when calibrating with a point phantom, manual alignment is difcult due to the
thick beam width. There are other sources of error, such as segmentation error
and position-sensor error, and these should not be neglected. Of course, for better
measurement, the point should be scanned from different positions and at different
locations in the B-scan. A large number of images should be captured and the results
averaged.
It is important that the image of the point phantom is scanned at different loca-
tions in the B-scans. This is because, if the calibration was performed by capturing
a series of images incorrectly in one region of the B-scan, then calibration would
be most accurate for points near the same region of the B-scan. If the image of the
point phantom used for accuracy assessment is again captured at the same region,
the measured accuracy will appear to be higher than the true accuracy. In order to
nd the true calibration accuracy, the point phantom needs to be imaged at different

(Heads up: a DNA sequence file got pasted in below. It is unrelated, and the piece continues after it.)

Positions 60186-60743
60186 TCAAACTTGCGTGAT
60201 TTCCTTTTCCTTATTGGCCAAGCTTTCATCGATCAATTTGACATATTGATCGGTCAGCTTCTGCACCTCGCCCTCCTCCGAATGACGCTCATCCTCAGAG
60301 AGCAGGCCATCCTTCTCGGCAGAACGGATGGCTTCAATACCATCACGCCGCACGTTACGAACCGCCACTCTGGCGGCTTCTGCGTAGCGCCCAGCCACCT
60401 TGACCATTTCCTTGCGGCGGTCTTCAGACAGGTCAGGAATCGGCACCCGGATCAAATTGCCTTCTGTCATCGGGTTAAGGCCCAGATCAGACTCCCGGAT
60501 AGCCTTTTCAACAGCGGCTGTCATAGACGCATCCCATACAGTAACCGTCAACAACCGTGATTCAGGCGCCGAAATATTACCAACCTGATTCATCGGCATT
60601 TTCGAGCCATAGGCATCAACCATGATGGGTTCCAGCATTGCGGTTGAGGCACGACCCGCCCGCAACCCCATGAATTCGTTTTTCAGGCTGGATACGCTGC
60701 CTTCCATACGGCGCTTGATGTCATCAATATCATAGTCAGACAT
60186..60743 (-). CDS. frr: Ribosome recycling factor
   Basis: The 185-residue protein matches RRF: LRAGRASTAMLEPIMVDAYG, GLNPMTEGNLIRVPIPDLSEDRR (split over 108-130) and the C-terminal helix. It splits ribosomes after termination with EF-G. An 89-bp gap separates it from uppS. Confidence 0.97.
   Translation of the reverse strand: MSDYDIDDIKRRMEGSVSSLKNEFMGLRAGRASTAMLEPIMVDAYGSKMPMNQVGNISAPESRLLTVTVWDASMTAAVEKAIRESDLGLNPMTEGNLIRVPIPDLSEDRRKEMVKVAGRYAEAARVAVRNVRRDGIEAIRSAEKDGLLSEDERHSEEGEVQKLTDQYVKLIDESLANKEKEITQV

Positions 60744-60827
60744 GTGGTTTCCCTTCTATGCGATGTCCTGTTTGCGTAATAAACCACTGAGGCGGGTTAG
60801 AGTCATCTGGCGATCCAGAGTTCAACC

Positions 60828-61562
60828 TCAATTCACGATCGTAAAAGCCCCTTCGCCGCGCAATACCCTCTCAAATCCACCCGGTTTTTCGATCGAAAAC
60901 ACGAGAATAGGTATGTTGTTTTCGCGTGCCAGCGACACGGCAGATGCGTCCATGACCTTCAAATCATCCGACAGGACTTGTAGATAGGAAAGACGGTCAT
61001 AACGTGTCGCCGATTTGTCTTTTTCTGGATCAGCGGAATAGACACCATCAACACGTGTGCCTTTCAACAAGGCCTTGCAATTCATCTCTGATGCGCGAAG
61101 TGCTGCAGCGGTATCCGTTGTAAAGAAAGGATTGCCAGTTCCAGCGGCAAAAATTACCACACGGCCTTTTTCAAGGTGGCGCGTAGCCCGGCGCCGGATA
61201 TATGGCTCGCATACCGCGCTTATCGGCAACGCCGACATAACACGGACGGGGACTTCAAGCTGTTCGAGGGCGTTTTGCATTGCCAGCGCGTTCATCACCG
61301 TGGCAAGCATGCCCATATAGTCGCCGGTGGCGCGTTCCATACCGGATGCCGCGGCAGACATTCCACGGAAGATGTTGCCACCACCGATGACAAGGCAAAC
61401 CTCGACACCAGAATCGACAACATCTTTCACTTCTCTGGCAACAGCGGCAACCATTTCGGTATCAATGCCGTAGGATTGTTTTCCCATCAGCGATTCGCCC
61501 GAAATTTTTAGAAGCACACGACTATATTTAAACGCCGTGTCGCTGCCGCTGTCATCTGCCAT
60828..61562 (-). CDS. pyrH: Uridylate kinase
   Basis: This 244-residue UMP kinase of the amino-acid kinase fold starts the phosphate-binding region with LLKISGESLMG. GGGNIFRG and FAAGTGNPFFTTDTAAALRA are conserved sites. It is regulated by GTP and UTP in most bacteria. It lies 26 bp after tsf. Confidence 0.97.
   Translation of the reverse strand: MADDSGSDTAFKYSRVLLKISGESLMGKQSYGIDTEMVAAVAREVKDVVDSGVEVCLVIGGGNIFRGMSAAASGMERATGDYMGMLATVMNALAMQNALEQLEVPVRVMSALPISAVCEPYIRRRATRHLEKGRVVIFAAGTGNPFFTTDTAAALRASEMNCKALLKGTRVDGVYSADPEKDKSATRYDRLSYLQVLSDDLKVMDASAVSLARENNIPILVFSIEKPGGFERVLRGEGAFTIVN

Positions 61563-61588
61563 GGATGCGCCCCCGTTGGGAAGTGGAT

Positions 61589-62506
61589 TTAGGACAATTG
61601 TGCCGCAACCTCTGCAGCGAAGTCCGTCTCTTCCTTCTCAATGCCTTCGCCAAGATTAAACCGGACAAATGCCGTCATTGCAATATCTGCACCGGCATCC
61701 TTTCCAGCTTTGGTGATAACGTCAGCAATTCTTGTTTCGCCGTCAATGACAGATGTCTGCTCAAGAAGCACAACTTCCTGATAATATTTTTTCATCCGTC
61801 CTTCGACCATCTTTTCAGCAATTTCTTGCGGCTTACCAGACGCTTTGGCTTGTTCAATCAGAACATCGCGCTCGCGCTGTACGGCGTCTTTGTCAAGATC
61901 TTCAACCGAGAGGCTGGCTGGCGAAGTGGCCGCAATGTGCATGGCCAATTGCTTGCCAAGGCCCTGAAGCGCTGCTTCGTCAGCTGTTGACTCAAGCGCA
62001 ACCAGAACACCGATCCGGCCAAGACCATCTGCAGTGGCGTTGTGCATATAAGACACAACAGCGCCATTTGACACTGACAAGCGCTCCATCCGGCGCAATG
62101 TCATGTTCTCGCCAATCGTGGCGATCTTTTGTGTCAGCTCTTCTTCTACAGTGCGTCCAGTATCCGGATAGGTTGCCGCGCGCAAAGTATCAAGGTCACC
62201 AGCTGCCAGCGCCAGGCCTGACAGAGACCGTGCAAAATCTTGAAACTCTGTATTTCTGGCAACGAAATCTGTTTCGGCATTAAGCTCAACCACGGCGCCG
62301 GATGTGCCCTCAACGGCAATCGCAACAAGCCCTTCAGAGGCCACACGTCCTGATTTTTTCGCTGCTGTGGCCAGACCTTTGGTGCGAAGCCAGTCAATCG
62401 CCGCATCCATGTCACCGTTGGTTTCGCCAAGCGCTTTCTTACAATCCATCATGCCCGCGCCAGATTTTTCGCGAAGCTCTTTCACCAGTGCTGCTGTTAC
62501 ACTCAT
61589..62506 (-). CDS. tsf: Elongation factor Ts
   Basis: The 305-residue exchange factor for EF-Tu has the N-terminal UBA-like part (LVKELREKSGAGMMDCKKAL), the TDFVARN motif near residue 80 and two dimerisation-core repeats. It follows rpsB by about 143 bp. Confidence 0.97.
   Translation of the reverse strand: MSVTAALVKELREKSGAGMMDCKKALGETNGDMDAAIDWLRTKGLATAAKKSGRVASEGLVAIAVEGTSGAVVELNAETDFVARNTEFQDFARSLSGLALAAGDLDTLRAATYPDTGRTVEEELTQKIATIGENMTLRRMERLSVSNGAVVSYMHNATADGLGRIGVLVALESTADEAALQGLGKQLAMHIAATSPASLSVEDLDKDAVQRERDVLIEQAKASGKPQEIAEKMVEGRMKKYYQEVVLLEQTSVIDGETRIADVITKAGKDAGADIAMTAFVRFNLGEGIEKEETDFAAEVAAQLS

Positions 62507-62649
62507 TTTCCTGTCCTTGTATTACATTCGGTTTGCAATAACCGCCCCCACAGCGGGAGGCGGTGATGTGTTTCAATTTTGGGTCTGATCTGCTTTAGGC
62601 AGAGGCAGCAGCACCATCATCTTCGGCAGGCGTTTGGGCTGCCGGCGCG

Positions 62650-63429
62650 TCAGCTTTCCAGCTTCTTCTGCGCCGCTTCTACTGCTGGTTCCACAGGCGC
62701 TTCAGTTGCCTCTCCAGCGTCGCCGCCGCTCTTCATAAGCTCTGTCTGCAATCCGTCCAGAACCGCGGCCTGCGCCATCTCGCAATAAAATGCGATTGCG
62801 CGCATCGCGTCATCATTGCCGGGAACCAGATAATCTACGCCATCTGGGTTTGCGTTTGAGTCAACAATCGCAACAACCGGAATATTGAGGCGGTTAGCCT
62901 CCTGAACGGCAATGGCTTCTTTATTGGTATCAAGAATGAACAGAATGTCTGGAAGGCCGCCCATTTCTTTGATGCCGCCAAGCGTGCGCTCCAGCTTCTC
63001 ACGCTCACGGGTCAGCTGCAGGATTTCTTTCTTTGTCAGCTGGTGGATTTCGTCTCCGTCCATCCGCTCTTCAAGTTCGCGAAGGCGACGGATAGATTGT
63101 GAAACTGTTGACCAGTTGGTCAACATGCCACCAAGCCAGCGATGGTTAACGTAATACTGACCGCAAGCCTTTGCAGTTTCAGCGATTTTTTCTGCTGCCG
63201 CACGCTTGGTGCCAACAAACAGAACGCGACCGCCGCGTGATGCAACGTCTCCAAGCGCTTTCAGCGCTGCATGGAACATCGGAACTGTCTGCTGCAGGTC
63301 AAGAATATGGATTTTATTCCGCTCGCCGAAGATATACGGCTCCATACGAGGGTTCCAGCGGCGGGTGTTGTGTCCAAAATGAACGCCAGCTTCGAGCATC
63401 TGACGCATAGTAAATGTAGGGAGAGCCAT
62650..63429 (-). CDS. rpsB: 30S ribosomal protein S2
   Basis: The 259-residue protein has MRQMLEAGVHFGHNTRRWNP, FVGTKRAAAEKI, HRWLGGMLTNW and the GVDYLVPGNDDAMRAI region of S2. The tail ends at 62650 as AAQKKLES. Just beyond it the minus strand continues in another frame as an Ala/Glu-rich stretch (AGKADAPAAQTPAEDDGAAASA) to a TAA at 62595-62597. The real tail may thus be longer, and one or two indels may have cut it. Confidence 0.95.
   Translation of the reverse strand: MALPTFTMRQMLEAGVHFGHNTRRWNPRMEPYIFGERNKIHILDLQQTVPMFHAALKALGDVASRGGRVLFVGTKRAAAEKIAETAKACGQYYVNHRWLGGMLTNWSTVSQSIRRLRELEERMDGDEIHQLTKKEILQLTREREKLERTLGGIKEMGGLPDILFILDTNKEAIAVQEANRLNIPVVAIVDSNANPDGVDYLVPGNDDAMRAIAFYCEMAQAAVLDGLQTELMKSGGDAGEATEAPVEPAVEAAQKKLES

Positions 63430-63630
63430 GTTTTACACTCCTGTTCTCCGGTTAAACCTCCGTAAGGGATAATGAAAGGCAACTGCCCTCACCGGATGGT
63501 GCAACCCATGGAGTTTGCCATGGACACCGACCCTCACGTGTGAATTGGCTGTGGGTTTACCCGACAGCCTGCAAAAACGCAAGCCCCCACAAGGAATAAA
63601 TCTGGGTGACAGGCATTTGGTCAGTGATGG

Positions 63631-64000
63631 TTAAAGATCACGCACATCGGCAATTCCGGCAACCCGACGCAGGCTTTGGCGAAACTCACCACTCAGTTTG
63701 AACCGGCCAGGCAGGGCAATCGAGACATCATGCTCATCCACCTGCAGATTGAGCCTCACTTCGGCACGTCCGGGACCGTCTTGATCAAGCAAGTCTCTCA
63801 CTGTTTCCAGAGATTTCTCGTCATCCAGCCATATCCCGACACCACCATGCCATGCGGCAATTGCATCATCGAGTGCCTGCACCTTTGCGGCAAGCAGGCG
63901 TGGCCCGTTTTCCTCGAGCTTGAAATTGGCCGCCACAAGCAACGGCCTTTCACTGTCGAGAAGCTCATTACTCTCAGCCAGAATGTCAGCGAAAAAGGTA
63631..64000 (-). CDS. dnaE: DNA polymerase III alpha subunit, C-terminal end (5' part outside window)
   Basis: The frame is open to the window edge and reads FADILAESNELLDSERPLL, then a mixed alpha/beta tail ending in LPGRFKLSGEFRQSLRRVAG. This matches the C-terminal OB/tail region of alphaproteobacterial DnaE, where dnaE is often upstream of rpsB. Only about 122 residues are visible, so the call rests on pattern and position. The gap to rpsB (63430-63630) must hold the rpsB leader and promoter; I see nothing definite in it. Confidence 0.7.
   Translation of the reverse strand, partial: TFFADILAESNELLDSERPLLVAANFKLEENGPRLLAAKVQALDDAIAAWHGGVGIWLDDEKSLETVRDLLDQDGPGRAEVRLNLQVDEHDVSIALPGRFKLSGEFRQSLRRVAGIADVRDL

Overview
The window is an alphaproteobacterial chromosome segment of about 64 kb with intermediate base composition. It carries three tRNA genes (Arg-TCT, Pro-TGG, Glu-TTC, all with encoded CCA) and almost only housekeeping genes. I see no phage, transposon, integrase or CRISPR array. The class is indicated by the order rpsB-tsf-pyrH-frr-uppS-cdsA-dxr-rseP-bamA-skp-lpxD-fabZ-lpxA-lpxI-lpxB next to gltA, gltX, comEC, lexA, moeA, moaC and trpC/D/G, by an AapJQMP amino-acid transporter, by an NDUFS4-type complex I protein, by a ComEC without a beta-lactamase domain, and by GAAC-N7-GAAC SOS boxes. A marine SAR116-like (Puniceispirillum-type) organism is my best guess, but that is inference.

locations throughout the B-scan.
Note that it is bad practice to use the same phantom that was used for calibration
to assess its accuracy, especially when the location of the ducial point is dependent
on phantom construction (Liu et al. 1998; Chen et al. 2006). This means that point
reconstruction accuracy is not very appropriate to assess a calibration performed
using a point target if the same phantom and the same algorithm are used. This
is because such errors will cause an offset in the calibration if there is a aw in the
construction of the phantom. The same error will occur during accuracy assessment,
and will remain unnoticed.
Distance Accuracy
Before the stylus was developed, enabling the evaluation of point reconstruction
accuracy, many groups assessed accuracy by measuring the distances between
objects (Leotta et al. 1997; Prager et al. 1998; Blackall et al. 2000; Boctor et al.
2003; Lindseth et al. 2003b; Leotta 2004; Dandekar et al. 2005; Hsu et al. 2006;
3 Freehand 3D Ultrasound Calibration: A Review 73
I
x
y
z
p
1
p
2
(a) Incorrect pattern
I
x
y
z
p
1
p
2
(b) Tilt
I
x
y
z
p
1
p
2
(c) Rotate
Fig. 3.18 The different types of scanning pattern during accuracy assessment
Krupa 2006). This technique is popular because the experiment is easy to set up. A
phantom is manufactured with distinct landmarks. Even though the exact locations
of these landmarks are unknown in 3D space, the distances between the landmarks
are known. This means that when the phantom is scanned and its image recon-
structed in 3D space, we can compute the distances between the landmarks and see
whether each computed distance is correct. The error measure is

Distance
=

p
W
1
p
W
2

T
WS
1
T
SI
T
s
p
I

1
T
WS
2
T
SI
T
s
p
I

. (3.25)